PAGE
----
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Neuropsychologia. 2015 Oct;77:321-30. doi: 10.1016/j.neuropsychologia.2015.09.013. Epub 2015 Sep 10.

Expressive suppression and neural responsiveness to nonverbal affective cues.

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Rotman Research Institute, 3560 Bathurst Street, Toronto, Ontario, Canada M6A 2E1. Electronic address:
Rotman Research Institute, 3560 Bathurst Street, Toronto, Ontario, Canada M6A 2E1; Department of Psychology, York University, Canada. Electronic address:
Rotman Research Institute, 3560 Bathurst Street, Toronto, Ontario, Canada M6A 2E1; Department of Psychology and Psychiatry, University of Toronto, Canada. Electronic address:


Optimal social functioning occasionally requires concealment of one's emotions in order to meet one's immediate goals and environmental demands. However, because emotions serve an important communicative function, their habitual suppression disrupts the flow of social exchanges and, thus, incurs significant interpersonal costs. Evidence is accruing that the disruption in social interactions, linked to habitual expressive suppression use, stems not only from intrapersonal, but also from interpersonal causes, since the suppressors' restricted affective displays reportedly inhibit their interlocutors' emotionally expressive behaviors. However, expressive suppression use is not known to lead to clinically significant social impairments. One explanation may be that over the lifespan, individuals who habitually suppress their emotions come to compensate for their interlocutors' restrained expressive behaviors by developing an increased sensitivity to nonverbal affective cues. To probe this issue, the present study used functional magnetic resonance imaging (fMRI) to scan healthy older women while they viewed silent videos of a male social target displaying nonverbal emotional behavior, together with a brief verbal description of the accompanying context, and then judged the target's affect. As predicted, perceivers who reported greater habitual use of expressive suppression showed increased neural processing of nonverbal affective cues. This effect appeared to be coordinated in a top-down manner via cognitive control. Greater neural processing of nonverbal cues among perceivers who habitually suppress their emotions was linked to increased ventral striatum activity, suggestive of increased reward value/personal relevance ascribed to emotionally expressive nonverbal behaviors. These findings thus provide neural evidence broadly consistent with the hypothesized link between habitual use of expressive suppression and compensatory development of increased responsiveness to nonverbal affective cues, while also suggesting one explanation for the suppressors' poorer cognitive performance in social situations. Moreover, our results point to a potential neural mechanism supporting the development and perpetuation of expressive suppression as an emotion regulation strategy.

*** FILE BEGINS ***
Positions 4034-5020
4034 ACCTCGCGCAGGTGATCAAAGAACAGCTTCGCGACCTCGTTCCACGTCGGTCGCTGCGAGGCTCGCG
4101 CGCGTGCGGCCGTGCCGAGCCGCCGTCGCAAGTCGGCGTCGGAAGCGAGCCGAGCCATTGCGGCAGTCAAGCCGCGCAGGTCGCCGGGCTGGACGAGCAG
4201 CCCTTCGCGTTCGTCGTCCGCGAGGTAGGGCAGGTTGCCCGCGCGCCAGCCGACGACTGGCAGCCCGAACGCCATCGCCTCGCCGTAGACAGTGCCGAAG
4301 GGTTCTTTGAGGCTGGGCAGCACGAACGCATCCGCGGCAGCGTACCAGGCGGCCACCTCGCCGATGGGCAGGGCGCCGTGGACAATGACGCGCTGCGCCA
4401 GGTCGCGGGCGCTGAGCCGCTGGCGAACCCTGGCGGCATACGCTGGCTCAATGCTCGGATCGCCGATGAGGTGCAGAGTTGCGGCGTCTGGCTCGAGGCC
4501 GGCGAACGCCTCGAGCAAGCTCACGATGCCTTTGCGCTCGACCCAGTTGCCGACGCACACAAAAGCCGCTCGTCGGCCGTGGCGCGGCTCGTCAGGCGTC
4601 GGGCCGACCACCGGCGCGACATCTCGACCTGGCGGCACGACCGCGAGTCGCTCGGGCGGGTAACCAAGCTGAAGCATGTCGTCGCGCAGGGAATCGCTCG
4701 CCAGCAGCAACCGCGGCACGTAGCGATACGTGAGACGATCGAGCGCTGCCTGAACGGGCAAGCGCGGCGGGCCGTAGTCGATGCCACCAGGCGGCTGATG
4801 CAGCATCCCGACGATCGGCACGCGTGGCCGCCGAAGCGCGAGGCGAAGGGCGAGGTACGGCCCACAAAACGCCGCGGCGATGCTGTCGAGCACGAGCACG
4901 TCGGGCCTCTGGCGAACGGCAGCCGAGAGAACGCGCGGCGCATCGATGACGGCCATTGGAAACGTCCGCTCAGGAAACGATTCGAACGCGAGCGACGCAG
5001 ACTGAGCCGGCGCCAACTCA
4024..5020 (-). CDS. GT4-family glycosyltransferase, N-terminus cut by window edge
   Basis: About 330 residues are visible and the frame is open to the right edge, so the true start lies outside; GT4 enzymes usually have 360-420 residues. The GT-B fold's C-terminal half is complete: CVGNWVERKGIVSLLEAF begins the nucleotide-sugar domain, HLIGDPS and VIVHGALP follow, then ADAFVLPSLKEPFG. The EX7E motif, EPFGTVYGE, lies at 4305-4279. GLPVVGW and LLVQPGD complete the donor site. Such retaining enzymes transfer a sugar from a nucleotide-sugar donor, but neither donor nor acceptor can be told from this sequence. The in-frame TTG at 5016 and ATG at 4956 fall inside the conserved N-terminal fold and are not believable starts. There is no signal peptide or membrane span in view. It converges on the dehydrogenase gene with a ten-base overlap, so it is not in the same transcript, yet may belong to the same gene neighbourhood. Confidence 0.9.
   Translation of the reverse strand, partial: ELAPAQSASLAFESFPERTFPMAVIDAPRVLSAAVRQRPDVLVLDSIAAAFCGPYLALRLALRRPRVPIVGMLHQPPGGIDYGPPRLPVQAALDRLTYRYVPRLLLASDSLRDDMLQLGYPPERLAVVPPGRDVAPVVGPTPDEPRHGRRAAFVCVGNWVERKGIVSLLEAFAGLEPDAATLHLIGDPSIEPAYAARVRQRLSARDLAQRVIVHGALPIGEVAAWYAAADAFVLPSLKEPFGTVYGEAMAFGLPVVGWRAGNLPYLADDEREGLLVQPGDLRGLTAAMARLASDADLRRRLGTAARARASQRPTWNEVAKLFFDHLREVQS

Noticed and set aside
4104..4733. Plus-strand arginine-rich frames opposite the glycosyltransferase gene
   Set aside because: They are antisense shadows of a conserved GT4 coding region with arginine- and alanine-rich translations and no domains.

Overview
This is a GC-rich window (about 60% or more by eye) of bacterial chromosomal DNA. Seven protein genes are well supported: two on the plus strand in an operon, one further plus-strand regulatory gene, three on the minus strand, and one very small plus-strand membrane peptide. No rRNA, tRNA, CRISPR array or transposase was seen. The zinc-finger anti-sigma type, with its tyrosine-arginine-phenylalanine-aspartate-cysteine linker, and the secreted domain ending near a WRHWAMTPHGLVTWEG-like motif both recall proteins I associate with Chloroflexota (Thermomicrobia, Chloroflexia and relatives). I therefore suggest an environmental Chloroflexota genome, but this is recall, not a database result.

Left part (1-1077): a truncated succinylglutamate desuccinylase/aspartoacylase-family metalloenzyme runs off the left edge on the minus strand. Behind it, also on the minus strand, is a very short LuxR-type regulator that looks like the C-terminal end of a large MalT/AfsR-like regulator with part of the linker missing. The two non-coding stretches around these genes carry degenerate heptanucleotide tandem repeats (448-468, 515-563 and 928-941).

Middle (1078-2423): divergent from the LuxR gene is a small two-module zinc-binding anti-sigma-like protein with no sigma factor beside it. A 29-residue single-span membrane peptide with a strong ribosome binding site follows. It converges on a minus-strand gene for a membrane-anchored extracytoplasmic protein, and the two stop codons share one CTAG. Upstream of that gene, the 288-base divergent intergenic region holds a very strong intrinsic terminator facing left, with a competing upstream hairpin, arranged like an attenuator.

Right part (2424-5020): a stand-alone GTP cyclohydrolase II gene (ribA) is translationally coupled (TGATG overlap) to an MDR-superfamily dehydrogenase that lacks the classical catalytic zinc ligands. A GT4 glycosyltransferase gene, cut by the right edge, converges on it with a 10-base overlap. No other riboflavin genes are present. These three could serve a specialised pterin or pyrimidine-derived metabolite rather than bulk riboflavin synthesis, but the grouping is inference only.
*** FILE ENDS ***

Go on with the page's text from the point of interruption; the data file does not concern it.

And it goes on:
Cognitive control; Emotion; Expressive suppression; Nonverbal cues

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